Assessing the impact of collectivisation on weaver value chains in India

Last registered on October 15, 2021


Trial Information

General Information

Assessing the impact of collectivisation on weaver value chains in India
Initial registration date
October 13, 2021

Initial registration date is when the trial was registered.

It corresponds to when the registration was submitted to the Registry to be reviewed for publication.

First published
October 15, 2021, 1:27 PM EDT

First published corresponds to when the trial was first made public on the Registry after being reviewed.



Primary Investigator

International Inititative for Impact Evaluation

Other Primary Investigator(s)

PI Affiliation
PI Affiliation

Additional Trial Information

In development
Start date
End date
Secondary IDs
Prior work
This trial does not extend or rely on any prior RCTs.
Women form 3/4th of India's weavers but they are primarily engaged in activities lower in the weaving value chain that are characterized by low returns and drudgery. This study examines the impact of a project that aims to collectivise women weavers into producer enterprises, thereby moving them from being wage earners to owners. After collectivisation, women will be provided trainings on advanced weaving technology and business management. The project will set up common weaving facilities and link women weavers to urban and global value chains and markets. Using village-level randomisation, we examine the impact of of the project over 2 years.
External Link(s)

Registration Citation

Barooah, Bidisha, Tarun Jain and Krishna Kejriwal. 2021. "Assessing the impact of collectivisation on weaver value chains in India." AEA RCT Registry. October 15.
Experimental Details


This project will be implemented by an organisation named Chitrika. Chitrika is an incubator of handloom and artisan enterprises. Since 2006, it has successfully incubated three collective enterprises in Andhra Pradesh and Telangana. These are registered as farmer producer companies (FPCs). The project will collectivise around 1100 weavers either by bringing them into the fold of existing collectives or forming new collectives. The key activities undertaken by the collectives are 1) Procurement and processing of raw material, 2) Doorstep delivery and collection of yarn and finished products, 3) On-loom and off-loom quality assurance, 4) Consumption loans, 5) Mobilization of finance for operations and investments, 6) Design Development, 7) Management skilling, 8) Marketing and 9) Technology support. A key innovation of the project is the push towards enhancing women’s role in management of their own businesses as well as in the collective. This will be done by training women with a “Micro Hand-made MBA” along with training on technology. The second innovation under this project is the setting up of five integrated handloom hubs to provide value chain development services to weavers.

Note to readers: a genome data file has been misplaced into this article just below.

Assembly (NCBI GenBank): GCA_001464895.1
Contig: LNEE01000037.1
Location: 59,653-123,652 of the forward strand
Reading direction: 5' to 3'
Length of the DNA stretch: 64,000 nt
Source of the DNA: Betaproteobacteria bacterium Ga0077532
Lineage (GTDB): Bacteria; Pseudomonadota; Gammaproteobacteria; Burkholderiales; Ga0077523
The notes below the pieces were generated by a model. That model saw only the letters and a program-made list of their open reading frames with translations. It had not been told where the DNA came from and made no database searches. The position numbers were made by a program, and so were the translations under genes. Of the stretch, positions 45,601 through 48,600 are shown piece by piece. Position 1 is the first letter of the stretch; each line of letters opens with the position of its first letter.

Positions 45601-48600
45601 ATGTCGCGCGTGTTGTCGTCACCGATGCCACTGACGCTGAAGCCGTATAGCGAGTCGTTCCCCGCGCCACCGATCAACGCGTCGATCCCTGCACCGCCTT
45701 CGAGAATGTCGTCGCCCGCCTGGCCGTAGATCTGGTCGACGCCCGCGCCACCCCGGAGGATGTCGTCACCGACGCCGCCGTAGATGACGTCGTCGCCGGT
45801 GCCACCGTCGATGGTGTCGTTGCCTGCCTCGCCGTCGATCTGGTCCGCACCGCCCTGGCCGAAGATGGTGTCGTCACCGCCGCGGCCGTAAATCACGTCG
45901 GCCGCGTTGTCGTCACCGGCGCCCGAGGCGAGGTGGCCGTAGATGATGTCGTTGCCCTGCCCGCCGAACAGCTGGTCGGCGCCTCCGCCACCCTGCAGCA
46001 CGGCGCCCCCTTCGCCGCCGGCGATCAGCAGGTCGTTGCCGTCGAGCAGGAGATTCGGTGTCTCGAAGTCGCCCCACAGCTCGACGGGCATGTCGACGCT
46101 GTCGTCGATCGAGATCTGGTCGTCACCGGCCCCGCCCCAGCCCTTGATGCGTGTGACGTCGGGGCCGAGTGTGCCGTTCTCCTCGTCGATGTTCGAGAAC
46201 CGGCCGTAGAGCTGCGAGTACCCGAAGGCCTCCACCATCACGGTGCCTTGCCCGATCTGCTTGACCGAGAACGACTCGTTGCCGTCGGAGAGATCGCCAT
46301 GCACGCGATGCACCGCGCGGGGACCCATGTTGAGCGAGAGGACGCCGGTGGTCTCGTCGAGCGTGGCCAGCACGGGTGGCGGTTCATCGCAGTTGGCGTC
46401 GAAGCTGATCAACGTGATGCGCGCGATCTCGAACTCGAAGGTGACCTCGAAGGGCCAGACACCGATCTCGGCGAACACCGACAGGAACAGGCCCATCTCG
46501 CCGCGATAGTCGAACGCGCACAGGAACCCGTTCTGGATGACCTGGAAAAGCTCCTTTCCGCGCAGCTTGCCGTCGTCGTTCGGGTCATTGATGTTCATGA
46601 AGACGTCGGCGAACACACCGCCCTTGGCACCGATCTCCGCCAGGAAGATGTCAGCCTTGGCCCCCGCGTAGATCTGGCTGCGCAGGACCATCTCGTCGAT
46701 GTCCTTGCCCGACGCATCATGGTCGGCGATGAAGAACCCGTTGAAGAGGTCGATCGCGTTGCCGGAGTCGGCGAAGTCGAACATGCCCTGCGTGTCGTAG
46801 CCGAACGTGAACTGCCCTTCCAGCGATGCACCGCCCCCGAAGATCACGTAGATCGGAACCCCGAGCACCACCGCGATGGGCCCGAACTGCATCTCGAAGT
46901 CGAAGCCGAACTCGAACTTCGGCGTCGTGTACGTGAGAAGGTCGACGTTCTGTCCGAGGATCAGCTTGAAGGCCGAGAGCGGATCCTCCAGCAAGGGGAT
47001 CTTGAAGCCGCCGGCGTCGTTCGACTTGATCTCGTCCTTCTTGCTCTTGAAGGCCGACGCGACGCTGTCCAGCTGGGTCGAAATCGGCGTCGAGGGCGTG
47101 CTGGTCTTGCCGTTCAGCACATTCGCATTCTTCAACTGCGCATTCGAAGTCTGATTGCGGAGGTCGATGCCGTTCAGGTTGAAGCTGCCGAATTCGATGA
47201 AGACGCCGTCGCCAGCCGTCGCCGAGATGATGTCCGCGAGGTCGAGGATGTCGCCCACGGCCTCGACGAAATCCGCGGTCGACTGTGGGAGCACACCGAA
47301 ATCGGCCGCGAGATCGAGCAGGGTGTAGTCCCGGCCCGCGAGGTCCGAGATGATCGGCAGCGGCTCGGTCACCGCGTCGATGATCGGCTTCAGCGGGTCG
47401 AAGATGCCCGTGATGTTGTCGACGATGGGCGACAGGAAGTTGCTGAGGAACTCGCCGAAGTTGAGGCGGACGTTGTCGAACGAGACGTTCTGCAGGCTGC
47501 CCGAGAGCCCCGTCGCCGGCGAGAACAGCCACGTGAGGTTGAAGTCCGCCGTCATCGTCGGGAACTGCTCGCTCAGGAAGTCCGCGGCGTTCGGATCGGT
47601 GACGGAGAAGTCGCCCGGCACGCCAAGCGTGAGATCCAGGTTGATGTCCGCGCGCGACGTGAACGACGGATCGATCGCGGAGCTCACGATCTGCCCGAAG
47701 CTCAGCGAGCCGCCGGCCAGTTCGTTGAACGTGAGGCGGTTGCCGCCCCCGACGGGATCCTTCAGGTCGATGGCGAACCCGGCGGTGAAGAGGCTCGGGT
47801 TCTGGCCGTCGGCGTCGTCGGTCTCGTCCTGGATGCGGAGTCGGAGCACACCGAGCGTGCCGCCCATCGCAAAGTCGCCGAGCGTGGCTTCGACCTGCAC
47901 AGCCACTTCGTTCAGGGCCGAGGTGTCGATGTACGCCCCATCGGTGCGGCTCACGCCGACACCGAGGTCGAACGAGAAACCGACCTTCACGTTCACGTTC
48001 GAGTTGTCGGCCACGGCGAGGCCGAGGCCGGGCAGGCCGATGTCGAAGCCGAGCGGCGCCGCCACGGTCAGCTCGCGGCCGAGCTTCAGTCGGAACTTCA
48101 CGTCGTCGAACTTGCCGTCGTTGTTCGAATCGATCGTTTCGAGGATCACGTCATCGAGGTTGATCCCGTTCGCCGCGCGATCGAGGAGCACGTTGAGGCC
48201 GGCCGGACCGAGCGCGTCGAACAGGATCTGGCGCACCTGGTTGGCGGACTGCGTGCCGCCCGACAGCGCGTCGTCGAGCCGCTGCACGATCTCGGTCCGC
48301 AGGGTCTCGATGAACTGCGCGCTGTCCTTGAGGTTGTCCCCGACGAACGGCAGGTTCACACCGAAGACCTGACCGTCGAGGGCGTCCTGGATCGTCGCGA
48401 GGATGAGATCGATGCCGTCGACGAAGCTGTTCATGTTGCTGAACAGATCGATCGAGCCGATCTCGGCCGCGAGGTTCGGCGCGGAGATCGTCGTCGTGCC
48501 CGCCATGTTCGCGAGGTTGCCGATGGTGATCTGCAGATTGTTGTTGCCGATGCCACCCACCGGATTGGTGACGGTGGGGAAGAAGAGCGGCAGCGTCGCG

Intervention Start Date
Intervention End Date

Primary Outcomes

Primary Outcomes (end points)
Women's participation in entrepreneurial activities, Women’s social networks, Women's weaving skills, enterprises production, Women's income, Women's confidence, Women’s ownership and control over productive and financial assets, Sales/Profits of collective enterprise, Women’s agency in (i) personal (ii) household (iii) enterprise and (iv) community decision making
Primary Outcomes (explanation)

Secondary Outcomes

Secondary Outcomes (end points)
Secondary Outcomes (explanation)

Experimental Design

Experimental Design
The study sample comprises of 77 villages across 5 crafts cluster (overlapping with districts). We used data on village demographics and infrastructure from the Census 2011 in randomisation. We use the following village-level census data in randomization: Female labour force participation, Female labour force participation in agriculture, Female labour force participation in non-agriculture, Female literacy rate and Male labour force participation. Using the STATA-15 “randomize” command, we block randomised at the cluster level to assign villages into two groups while ensuring balance on female labour force participation rate, percentage of women employed in agriculture, percentage of women employed in non-agriculture, female literacy rate, male labour force participation.
Experimental Design Details
Randomization Method
Centralised computer in office
Randomization Unit
Was the treatment clustered?

Experiment Characteristics

Sample size: planned number of clusters
77 villages
Sample size: planned number of observations
3000 households and 3000 women
Sample size (or number of clusters) by treatment arms
Minimum detectable effect size for main outcomes (accounting for sample design and clustering)

Institutional Review Boards (IRBs)

IRB Name
Catalyst Foundation Institutional Ethics Committee
IRB Approval Date
IRB Approval Number


Post Trial Information

Study Withdrawal

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Is the intervention completed?
Data Collection Complete
Data Publication

Data Publication

Is public data available?

Program Files

Program Files
Reports, Papers & Other Materials

Relevant Paper(s)

Reports & Other Materials